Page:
The Hamburg data protection authority imposed a fine of EUR 35 258 707.95 on the H&M clothing chain for breaching the General Data Protection Regulation.
The investigation revealed that H&M collected and stored a large amount of data on the privacy of employees, and also stored such data on the company ‘ s internal network. When employees returned from vacation or after illness, line managers conducted so-called “Welcome Back Talk”, which asked questions about various personal issues, such as symptoms and illness, during the year. Data on employees’ private lives were collected in such informal conversations, they were asked to tell about family problems and religious beliefs. All this information was recorded and stored in digital form, and about 50 other employees of the company had access to this information.
Information about an employee’s personal life was used to create a profile of a particular employee to help the company in its employment relationship with that person.
The collection of personal data about the privacy of employees became known when such data was available to the entire company for several hours due to an information technology error. 60 GB of data were transmitted to the supervisory authority, after which the analysis revealed that the company had violated the requirements of personal data processing and employees’ right to privacy.
Representative of the Hamburg Data Protection Authority prof. Dr. Johannes Caspar stated: “This case records a serious breach of employee data protection on the H&M website in Nuremberg. The amount of the fine imposed is appropriate and to deter undertakings from infringing the privacy of their employees. ‘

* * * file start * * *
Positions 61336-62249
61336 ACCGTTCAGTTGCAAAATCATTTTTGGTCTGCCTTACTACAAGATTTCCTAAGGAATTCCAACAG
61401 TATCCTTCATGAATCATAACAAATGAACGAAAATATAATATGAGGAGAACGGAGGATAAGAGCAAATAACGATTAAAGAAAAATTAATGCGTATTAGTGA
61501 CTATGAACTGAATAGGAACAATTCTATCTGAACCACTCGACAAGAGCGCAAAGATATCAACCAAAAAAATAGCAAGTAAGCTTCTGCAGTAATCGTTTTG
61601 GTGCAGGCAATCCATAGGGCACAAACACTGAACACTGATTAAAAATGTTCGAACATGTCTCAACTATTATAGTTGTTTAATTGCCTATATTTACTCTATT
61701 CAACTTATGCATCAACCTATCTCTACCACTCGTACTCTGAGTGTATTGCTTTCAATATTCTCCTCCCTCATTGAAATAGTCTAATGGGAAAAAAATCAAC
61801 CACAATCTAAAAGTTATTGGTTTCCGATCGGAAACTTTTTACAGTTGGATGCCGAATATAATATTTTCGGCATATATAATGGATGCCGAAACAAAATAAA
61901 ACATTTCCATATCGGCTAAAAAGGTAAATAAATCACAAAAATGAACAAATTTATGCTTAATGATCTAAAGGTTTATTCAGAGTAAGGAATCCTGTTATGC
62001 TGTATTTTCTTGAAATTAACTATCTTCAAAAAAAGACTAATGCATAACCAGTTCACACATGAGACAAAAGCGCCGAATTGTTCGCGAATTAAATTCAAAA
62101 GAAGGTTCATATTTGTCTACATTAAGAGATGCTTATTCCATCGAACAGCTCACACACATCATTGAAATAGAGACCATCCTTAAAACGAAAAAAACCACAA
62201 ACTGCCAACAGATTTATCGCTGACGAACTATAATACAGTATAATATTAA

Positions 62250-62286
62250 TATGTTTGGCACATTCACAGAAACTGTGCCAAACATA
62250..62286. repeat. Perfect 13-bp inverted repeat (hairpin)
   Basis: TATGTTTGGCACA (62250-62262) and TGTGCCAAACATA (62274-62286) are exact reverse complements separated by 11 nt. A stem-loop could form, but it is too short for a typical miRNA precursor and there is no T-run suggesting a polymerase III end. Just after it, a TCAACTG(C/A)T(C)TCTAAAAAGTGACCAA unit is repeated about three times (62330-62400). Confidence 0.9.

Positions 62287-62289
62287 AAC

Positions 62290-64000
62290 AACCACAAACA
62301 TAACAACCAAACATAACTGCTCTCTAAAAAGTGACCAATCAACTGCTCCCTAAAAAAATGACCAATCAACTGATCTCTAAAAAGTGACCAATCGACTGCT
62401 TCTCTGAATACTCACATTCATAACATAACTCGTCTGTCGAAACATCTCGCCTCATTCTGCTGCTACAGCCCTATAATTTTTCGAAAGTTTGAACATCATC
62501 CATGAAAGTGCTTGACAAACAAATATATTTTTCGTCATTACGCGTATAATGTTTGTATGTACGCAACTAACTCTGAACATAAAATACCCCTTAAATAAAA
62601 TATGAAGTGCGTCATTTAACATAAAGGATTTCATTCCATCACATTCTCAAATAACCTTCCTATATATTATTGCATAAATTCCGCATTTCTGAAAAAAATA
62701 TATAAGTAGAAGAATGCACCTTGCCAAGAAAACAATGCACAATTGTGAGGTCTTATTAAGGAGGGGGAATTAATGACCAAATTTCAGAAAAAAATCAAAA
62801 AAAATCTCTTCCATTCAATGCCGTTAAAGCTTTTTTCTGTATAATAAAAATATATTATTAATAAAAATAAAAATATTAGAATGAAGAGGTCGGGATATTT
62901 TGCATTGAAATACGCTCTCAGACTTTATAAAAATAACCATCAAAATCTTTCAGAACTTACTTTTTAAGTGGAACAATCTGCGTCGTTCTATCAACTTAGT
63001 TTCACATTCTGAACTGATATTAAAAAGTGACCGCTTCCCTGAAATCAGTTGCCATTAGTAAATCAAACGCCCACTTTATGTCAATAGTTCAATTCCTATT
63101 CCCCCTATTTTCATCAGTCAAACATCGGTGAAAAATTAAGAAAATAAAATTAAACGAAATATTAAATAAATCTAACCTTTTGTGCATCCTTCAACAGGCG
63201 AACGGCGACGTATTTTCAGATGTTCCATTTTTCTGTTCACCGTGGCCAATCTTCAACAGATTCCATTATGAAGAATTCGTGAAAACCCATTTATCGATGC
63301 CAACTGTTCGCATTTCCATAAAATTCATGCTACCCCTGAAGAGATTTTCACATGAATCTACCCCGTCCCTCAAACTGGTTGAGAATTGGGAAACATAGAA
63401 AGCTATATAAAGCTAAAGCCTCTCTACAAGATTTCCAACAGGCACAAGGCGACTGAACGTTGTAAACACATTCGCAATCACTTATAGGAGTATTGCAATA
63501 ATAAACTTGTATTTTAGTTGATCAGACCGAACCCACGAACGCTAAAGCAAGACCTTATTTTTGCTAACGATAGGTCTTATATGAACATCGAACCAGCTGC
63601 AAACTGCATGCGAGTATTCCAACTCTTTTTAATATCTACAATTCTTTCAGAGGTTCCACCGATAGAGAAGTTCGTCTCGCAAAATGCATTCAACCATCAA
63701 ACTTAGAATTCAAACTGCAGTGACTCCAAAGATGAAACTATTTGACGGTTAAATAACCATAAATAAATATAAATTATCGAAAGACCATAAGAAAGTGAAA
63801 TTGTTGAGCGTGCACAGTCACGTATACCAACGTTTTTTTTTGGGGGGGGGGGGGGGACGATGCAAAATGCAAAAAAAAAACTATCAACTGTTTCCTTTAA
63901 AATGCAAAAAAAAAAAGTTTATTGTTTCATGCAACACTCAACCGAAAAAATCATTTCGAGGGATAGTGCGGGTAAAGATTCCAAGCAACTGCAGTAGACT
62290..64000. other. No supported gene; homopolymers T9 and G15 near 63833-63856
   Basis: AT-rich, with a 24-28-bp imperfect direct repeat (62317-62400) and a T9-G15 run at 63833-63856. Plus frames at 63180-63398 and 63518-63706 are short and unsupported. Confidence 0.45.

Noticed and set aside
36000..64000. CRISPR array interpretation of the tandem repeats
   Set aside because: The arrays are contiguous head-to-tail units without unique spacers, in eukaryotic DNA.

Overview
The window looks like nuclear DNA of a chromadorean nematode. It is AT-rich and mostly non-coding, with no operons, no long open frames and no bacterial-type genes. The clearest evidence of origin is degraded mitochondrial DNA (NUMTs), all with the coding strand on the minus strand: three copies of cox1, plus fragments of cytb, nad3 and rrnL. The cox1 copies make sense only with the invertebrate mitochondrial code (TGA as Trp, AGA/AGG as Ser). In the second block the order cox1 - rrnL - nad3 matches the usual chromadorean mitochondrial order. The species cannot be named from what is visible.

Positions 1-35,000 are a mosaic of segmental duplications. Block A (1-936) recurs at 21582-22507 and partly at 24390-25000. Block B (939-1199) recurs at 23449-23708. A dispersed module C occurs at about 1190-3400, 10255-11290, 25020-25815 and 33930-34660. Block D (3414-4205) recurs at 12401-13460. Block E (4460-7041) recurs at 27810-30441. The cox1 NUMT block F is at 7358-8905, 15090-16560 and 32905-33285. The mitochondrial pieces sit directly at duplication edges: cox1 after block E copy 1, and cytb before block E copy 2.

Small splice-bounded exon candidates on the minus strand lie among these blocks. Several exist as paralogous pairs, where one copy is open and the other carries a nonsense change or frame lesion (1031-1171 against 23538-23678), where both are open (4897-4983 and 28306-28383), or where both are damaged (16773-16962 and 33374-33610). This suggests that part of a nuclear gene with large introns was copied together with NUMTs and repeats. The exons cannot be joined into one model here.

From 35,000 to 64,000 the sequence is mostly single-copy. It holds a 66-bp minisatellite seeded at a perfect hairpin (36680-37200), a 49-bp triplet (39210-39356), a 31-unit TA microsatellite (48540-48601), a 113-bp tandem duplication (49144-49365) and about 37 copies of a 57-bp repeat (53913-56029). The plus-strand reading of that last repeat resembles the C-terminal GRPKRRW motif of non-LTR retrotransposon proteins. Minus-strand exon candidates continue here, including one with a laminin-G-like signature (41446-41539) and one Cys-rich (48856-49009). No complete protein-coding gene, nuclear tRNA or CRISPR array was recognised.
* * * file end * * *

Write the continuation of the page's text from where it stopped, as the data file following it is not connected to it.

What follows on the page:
The company took responsibility, apologized to the victims and undertook to compensate for the damage done.
This breach and its consequences only prove once again that the protection of personal data must also be ensured in relations with the employee. The processing of personal data in the employment relationship is regulated not only by the General Data Protection Regulation, but also by the Labor Code of the Republic of Lithuania, which stipulates that the employee’s private life must be respected. Therefore, employers do not have to collect information about an employee that they do not need to perform their functions as an employer.
Employee data, when not required to be processed by law, may only be processed on a legitimate basis (such as for communication, team building, etc.) and with prior notice to the employee. Such data must be deleted as soon as they become unnecessary for the purpose for which they were collected.
In order to comply with the accountability principle set out in the General Data Protection Regulation, companies must assess the extent and nature of the data collected on employees, have signed rules for the processing of employees’ personal data and inform employees about them.
Prepared by assistant attorney at law Brigida Bacienė